Despite all this initial immaturity, all over the world children generally become competent members of their social communities: they go through the process of socialisation. They master the local language both verbally and bodily, they know what is expected of them and they rapidly notice what is ‘appropriate’ and what is not. Every environment has its own demands and is distinctive in what it has to offer. In a hostile and harsh living environment, children will have to learn different skills than in a plentiful or kind setting. Try to imagine what this has been like for millennia: a child growing up on a savannah, where most of the time water and vegetation are scarce and prey animals always lurk, has to develop a different behavioural repertoire than a child growing up in a subtropical setting with a lot of rain and crops and fruits, or than a child in the Arctic, focussed on protection from the cold and the catching of fish. The differences between industrialised societies may be less big, but even there, children have to deal with specific societal characteristics that influence daily life and social interaction. One rather powerful example is the continuously changing trends in socialising for children – where today we observe more time spent on gadgets (smartphones, tablets) and less time spent on the playground than we could ever imagine even 20 years ago, let alone 100.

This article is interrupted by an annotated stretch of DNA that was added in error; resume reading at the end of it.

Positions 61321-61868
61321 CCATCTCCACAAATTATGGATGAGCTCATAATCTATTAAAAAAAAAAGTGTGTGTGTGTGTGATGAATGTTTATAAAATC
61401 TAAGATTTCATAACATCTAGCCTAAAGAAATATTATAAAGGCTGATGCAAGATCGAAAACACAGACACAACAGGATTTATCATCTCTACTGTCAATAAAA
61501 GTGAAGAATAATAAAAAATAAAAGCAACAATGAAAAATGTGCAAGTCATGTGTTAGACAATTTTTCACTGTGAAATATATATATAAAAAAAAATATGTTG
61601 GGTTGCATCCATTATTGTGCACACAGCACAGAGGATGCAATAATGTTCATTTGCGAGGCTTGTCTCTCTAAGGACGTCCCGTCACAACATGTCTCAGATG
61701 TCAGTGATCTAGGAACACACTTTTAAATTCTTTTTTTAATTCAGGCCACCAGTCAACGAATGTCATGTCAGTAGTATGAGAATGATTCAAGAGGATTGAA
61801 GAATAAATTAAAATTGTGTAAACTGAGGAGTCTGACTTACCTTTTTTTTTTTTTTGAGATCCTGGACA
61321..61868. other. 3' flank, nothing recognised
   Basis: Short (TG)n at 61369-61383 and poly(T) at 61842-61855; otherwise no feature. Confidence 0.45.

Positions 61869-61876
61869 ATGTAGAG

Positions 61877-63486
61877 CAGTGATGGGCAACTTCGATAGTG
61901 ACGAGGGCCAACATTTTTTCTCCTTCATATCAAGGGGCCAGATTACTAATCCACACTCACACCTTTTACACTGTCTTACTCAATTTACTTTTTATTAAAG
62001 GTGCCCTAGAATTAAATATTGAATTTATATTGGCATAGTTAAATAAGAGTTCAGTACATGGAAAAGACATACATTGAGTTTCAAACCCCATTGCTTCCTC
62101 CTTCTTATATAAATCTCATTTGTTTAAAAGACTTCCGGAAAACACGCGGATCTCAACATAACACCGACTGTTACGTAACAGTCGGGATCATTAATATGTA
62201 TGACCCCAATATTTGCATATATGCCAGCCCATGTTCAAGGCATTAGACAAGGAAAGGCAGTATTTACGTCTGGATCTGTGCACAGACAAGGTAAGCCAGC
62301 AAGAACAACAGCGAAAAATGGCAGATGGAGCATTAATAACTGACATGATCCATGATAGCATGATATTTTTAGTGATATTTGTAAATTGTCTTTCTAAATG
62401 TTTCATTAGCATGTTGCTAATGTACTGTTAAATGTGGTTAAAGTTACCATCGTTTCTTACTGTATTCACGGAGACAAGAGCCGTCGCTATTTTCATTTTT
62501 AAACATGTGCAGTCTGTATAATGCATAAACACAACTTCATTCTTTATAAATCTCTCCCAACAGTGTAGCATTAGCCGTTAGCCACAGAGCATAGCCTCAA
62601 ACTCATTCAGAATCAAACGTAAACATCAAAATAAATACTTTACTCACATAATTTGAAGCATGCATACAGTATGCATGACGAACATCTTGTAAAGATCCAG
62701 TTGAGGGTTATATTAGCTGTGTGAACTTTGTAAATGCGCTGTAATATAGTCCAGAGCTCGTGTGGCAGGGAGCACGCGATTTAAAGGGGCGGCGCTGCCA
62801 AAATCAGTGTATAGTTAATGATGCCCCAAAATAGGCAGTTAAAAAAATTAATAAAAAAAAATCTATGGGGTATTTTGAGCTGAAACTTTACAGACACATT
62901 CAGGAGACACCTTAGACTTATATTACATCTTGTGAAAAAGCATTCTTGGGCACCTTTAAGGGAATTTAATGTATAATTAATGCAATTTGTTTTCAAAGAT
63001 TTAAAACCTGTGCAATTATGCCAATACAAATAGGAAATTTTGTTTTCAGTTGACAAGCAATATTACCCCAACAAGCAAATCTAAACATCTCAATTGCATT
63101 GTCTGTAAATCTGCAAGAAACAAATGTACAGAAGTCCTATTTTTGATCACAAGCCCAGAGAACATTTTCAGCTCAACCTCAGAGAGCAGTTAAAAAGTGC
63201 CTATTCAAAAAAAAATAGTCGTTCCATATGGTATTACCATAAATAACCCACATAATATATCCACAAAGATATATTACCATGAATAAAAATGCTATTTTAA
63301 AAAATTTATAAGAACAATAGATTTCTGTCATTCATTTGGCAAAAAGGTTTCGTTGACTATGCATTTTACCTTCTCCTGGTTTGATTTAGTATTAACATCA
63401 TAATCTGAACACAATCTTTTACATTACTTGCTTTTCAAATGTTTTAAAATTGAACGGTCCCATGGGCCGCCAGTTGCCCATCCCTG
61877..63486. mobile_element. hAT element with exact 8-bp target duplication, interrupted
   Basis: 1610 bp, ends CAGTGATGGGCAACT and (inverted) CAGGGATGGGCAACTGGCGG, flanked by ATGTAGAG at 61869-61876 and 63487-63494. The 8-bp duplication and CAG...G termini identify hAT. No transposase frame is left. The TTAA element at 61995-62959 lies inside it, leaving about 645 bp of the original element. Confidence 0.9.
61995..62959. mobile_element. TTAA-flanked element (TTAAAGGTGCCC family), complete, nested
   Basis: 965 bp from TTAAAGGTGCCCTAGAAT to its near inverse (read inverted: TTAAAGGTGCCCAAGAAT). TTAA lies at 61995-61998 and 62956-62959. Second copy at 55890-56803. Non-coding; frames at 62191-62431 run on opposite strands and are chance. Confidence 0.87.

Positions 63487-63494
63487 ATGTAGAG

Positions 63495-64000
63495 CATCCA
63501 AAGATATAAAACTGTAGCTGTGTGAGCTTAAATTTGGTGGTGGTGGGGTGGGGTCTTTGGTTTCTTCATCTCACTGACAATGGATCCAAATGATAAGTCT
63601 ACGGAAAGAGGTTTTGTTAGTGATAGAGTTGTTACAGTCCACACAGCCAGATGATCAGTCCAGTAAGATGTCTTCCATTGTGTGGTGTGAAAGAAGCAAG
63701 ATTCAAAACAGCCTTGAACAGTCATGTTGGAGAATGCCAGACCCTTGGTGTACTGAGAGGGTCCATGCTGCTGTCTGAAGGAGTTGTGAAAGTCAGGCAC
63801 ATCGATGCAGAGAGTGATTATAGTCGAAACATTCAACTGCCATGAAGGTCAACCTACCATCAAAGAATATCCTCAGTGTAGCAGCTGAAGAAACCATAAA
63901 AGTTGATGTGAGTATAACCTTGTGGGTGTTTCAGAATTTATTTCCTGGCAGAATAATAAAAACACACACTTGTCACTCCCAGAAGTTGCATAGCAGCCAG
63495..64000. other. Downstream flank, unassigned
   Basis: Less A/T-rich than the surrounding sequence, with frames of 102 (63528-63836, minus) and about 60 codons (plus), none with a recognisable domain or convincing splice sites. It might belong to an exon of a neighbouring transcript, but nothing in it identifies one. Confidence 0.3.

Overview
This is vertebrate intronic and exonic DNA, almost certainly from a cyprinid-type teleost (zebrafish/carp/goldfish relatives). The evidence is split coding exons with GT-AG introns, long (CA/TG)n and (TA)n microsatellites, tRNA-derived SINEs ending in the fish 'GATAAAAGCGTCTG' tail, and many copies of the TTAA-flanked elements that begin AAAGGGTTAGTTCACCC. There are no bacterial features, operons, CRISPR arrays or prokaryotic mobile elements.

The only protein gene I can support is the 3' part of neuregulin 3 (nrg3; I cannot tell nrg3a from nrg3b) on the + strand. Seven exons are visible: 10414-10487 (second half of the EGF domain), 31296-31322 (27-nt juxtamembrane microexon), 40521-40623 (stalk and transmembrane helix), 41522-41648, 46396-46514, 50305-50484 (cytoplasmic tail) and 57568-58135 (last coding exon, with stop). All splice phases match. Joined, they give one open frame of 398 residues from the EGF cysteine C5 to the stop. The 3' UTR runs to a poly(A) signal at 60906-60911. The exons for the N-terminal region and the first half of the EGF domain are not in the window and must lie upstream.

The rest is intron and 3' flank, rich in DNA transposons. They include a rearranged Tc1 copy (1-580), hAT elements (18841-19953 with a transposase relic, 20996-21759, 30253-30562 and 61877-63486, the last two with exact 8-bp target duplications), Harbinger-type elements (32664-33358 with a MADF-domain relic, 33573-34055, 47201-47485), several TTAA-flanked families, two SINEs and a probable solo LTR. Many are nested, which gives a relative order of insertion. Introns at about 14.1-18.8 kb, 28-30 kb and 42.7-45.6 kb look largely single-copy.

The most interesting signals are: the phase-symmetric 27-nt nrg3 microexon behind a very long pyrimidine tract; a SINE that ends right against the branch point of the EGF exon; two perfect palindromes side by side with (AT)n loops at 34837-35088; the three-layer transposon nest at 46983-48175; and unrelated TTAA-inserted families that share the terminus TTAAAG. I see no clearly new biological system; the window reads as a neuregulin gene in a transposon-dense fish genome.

One way or another, we all have to adapt to our living environment to survive.
Universal environmental influences?